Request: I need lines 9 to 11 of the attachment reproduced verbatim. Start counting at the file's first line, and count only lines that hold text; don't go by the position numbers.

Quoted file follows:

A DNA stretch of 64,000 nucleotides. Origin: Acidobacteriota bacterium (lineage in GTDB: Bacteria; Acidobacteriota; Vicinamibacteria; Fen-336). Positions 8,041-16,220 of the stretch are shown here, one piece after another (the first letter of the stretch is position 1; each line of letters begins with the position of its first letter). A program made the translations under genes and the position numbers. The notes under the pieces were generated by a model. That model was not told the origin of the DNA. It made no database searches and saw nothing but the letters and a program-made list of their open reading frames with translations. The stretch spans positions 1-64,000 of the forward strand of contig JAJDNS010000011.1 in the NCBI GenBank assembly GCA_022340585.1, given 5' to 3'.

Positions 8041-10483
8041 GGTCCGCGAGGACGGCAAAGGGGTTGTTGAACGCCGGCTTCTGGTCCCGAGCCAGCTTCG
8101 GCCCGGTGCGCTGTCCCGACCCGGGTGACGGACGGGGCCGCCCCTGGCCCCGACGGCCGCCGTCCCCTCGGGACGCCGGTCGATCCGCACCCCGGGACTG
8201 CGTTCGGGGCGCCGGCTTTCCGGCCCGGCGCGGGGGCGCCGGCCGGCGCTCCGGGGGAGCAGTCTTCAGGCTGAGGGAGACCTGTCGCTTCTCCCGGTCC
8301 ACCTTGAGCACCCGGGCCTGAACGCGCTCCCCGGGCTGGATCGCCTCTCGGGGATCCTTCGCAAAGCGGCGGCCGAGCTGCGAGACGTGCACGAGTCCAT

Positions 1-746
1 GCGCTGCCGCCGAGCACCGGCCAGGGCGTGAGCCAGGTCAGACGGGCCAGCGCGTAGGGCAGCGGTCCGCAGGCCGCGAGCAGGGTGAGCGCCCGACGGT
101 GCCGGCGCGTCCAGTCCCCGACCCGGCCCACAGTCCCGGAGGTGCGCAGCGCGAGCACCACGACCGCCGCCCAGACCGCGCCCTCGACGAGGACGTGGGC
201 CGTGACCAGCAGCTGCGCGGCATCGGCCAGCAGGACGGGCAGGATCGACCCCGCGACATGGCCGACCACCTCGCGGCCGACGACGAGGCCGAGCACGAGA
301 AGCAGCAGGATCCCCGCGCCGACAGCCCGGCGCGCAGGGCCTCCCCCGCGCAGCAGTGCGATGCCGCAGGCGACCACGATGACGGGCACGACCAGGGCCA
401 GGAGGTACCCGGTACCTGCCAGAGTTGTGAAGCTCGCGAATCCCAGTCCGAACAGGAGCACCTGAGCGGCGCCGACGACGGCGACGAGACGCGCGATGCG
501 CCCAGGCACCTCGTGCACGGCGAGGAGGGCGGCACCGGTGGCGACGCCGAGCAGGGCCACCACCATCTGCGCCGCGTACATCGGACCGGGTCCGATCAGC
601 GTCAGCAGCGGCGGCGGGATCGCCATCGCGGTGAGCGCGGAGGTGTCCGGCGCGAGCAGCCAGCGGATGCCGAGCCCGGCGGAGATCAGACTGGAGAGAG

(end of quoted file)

101 GCCGGCGCGTCCAGTCCCCGACCCGGCCCACAGTCCCGGAGGTGCGCAGCGCGAGCACCACGACCGCCGCCCAGACCGCGCCCTCGACGAGGACGTGGGC
201 CGTGACCAGCAGCTGCGCGGCATCGGCCAGCAGGACGGGCAGGATCGACCCCGCGACATGGCCGACCACCTCGCGGCCGACGACGAGGCCGAGCACGAGA
301 AGCAGCAGGATCCCCGCGCCGACAGCCCGGCGCGCAGGGCCTCCCCCGCGCAGCAGTGCGATGCCGCAGGCGACCACGATGACGGGCACGACCAGGGCCA